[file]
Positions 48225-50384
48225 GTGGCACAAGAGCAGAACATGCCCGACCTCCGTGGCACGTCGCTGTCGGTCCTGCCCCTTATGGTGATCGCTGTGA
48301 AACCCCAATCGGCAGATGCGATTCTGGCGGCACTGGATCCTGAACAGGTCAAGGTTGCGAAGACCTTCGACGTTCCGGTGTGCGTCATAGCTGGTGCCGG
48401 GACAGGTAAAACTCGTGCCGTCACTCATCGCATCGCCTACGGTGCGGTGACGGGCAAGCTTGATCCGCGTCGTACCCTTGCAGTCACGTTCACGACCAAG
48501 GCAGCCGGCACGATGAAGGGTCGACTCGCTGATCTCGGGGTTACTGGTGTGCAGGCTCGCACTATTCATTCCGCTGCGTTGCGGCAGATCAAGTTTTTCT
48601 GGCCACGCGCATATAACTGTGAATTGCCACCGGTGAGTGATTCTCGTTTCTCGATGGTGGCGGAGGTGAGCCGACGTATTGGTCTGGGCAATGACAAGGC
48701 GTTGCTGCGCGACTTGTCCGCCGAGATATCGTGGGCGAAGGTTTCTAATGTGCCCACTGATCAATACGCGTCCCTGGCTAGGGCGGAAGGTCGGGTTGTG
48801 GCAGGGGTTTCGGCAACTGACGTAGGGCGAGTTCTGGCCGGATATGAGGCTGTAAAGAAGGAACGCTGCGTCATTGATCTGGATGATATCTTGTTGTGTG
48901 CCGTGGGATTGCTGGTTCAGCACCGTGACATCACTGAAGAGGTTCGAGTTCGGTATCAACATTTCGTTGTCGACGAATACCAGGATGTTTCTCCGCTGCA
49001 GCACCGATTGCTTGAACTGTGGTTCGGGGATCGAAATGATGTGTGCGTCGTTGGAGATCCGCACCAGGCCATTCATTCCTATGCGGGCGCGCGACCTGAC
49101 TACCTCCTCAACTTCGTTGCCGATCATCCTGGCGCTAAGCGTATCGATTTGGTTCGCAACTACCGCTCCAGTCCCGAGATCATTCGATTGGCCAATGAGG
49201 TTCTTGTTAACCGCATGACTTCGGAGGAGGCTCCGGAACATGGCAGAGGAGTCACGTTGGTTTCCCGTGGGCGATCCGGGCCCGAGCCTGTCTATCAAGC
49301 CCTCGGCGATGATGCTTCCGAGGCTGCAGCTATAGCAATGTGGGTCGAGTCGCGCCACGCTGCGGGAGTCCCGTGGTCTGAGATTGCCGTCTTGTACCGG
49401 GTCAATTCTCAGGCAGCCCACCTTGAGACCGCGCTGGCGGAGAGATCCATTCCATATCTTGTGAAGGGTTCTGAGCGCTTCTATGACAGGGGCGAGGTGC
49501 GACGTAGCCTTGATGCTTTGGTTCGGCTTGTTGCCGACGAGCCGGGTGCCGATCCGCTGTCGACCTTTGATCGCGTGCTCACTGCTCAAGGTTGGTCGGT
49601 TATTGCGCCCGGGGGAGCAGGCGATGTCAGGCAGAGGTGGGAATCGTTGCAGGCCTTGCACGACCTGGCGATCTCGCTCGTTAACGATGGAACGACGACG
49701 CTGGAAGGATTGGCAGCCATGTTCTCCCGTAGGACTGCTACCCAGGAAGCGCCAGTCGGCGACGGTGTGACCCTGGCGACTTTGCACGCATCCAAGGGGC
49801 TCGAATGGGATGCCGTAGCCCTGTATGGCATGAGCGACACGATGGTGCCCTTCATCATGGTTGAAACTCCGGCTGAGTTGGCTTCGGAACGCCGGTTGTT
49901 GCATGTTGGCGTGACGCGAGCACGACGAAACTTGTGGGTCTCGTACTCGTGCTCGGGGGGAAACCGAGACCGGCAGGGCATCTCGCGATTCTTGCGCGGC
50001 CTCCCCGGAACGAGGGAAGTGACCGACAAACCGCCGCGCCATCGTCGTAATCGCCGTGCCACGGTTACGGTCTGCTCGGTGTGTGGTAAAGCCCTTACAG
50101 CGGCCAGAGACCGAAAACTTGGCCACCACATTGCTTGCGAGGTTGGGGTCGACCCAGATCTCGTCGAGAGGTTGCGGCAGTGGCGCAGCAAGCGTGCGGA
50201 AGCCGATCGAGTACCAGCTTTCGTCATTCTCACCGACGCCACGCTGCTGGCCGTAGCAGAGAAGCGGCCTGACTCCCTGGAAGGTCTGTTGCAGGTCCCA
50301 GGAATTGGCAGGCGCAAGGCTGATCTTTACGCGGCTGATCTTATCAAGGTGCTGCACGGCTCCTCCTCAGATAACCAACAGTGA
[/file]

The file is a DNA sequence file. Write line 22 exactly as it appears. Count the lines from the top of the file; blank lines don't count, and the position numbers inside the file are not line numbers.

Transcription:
50201 AGCCGATCGAGTACCAGCTTTCGTCATTCTCACCGACGCCACGCTGCTGGCCGTAGCAGAGAAGCGGCCTGACTCCCTGGAAGGTCTGTTGCAGGTCCCA